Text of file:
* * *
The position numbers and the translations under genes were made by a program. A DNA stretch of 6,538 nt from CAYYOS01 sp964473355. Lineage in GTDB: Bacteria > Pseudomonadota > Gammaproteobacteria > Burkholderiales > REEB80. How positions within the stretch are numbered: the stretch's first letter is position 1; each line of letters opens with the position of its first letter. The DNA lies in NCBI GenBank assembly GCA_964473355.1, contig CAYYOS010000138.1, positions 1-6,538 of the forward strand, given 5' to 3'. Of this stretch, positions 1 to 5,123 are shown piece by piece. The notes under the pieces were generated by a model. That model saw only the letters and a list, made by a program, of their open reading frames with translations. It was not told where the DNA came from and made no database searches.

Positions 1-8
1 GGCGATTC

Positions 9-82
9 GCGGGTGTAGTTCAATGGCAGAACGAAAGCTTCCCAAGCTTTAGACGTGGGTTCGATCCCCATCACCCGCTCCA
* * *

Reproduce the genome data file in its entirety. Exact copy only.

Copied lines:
The position numbers and the translations under genes were made by a program. A DNA stretch of 6,538 nt from CAYYOS01 sp964473355. Lineage in GTDB: Bacteria > Pseudomonadota > Gammaproteobacteria > Burkholderiales > REEB80. How positions within the stretch are numbered: the stretch's first letter is position 1; each line of letters opens with the position of its first letter. The DNA lies in NCBI GenBank assembly GCA_964473355.1, contig CAYYOS010000138.1, positions 1-6,538 of the forward strand, given 5' to 3'. Of this stretch, positions 1 to 5,123 are shown piece by piece. The notes under the pieces were generated by a model. That model saw only the letters and a list, made by a program, of their open reading frames with translations. It was not told where the DNA came from and made no database searches.

Positions 1-8
1 GGCGATTC

Positions 9-82
9 GCGGGTGTAGTTCAATGGCAGAACGAAAGCTTCCCAAGCTTTAGACGTGGGTTCGATCCCCATCACCCGCTCCA